Friday, October 29, 2010

Braised Short Ribs And Root Vegetables

Every couple of years we have this dish in the fall when we find some good short ribs and after a couple of years, I have some. You may recall from a couple of days ago, the shot of the raw ones I had – I washed and used my hacksaw to cut the two long ones in half.

The recipe we used comes from Emeril and as you can see has lots of ingredients - I think this is the third time we've made it. I had 7 ½ pounds of short ribs so I made a full recipe in pot one and a half recipe in pot two. We have a large and a medium Le Creuset enameled cast iron pot and they worked great for this dish.


Makes 4 servings

2 racks beef short ribs (4 to 5 pounds), cut into individual ribs
2 tbsp Emeril’s Essence (I used a higher heat version I had made up)
1/4 cup vegetable oil
1 1/2 cups chopped yellow onions
1 stalk celery, trimmed and chopped
1 ea carrot, peeled and chopped
1 1/2 tbsp minced garlic
3/4 tsp salt
1/2 tsp red pepper flakes (I omitted due to the higher heat Essence)
1/2 tsp ground black pepper
2 tbsp tomato paste
2 ea bay leaves
2 tsp chopped fresh rosemary leaves
2 sprigs fresh thyme
1 cup ruby port
2 cups dry red wine (I used merlot)
4 cups veal or beef stock
1 pound butternut or acorn squash, peeled, fibers removed, and cubed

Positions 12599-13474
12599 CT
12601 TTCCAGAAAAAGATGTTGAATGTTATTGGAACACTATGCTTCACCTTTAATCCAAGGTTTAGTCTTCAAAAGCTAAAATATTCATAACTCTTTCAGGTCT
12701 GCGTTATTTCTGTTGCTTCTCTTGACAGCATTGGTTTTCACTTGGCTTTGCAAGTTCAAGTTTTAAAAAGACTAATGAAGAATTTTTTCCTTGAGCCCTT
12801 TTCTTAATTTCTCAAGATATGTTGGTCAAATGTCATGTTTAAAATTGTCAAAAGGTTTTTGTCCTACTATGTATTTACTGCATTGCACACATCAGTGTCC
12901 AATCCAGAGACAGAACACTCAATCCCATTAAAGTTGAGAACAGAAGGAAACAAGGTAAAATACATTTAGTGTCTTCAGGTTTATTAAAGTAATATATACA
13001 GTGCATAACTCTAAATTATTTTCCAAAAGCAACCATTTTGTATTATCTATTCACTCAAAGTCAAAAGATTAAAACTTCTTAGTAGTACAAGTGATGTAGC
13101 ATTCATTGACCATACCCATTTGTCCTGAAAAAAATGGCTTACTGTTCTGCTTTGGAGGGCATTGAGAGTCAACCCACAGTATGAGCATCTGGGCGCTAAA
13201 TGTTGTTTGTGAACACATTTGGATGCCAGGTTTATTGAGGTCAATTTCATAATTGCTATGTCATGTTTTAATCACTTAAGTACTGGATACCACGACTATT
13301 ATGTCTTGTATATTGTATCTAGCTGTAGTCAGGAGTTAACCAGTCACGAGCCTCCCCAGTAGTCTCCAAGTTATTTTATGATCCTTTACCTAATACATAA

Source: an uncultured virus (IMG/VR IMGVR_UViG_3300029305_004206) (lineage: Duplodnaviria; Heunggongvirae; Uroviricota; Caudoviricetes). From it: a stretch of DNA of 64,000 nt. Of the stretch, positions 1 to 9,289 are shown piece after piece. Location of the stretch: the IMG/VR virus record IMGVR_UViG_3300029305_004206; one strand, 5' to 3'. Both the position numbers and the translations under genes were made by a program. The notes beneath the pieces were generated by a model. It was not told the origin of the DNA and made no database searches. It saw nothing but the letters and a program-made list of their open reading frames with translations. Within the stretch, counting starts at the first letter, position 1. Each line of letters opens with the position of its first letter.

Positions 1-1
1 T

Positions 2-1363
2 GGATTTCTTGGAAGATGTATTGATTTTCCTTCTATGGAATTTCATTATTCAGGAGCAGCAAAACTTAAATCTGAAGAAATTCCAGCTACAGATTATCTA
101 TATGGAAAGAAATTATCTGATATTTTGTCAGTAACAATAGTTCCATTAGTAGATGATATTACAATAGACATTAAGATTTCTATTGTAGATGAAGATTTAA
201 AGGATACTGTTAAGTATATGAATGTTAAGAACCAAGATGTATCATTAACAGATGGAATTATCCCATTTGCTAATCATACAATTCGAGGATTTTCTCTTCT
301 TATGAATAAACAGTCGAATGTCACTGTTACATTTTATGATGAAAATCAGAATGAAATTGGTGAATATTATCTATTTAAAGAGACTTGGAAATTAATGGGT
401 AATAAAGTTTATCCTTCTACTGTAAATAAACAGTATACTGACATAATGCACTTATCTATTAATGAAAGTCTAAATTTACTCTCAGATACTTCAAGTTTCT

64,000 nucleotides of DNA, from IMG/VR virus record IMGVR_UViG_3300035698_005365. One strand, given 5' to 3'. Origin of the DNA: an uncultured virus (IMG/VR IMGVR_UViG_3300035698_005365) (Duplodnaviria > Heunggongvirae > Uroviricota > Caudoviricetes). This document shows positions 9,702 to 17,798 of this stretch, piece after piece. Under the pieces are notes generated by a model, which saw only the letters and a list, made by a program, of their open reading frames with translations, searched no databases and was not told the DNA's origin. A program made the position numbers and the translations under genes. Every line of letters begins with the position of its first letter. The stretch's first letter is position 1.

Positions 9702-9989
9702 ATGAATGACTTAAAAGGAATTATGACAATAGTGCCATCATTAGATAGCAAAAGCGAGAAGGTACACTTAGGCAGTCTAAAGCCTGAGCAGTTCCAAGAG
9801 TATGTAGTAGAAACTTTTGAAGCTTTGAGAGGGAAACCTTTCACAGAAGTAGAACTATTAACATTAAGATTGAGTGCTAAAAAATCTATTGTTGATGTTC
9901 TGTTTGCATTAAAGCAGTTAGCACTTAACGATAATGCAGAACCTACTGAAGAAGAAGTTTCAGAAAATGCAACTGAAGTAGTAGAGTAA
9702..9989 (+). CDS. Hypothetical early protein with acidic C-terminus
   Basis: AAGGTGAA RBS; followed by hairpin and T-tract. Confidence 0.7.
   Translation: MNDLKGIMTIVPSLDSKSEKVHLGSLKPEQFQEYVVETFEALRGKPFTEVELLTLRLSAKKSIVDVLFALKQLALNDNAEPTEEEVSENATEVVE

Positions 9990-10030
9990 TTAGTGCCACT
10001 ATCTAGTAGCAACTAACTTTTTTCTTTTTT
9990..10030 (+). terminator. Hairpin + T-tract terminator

2 ea parsnips, peeled, cut into 1-inch chunks
2 ea carrots, peeled, cut into 1-inch chunks
1 large sweet potato, peeled, cut into 1-inch chunks
12 ounces egg noodles, cooked al dente, accompaniment
1/4 cup chopped green onions, garnish
1/4 cup chopped parsley, garnish

· Season the ribs with the Essence on all sides.
· In a Dutch oven or large, heavy covered pot, heat the oil over medium-high heat.
· Add the ribs in batches to prevent crowding and sear on all sides. Remove with tongs to a plate.
· Add the onions, celery and carrots to the fat remaining in the pan, and cook, stirring, until soft and starting to caramelize, about 7 minutes.
· Add the garlic, salt, red pepper, and black pepper, and cook for 30 seconds.
· Add the tomato paste, bay leaves, rosemary, and thyme, and cook for 2 minutes.
· Add the Port and red wine, bring to a boil, stirring to deglaze the pan and cook until reduced by 1/2.
· Add the ribs and stock and return to a boil.
· Reduce the heat to a gentle simmer, cover, and simmer until the meat is tender, 1 1/2 to 2 hours. (During cooking, make sure that there is at least 1-inch of liquid in the pot; add more stock or water as necessary to cover.)
· Add the root vegetables and cook until they are tender and the meat easily falls from the bones, another 40 minutes to 1 hour.
· Remove from the heat. Transfer the ribs and meat to a large bowl and cover to keep warm.
· Skim any fat from the surface.
· Bring the sauce to a boil and cook until thickened, 10 to 15 minutes. Remove from the heat and discard the bay leaves.
· To serve, arrange the egg noodles in the middle of a large platter.
· Place the ribs on top and spoon the sauce over the meat. Garnish with green onions and parsley and serve immediately.

From start to on the table, it took us about 5 hours for the meal and this is a dish you want to have everything but the root veggies ready to add before you start cooking. I first browned the meat and since I’m still learning to use Bev’s camera, the shot of it came out blurry. After the meat was browned, I cooked the Mirepoix.

Here it is reducing after the wine addition.

Here are the root veggies ready to go in – left pile is full recipe and right pile is half recipe.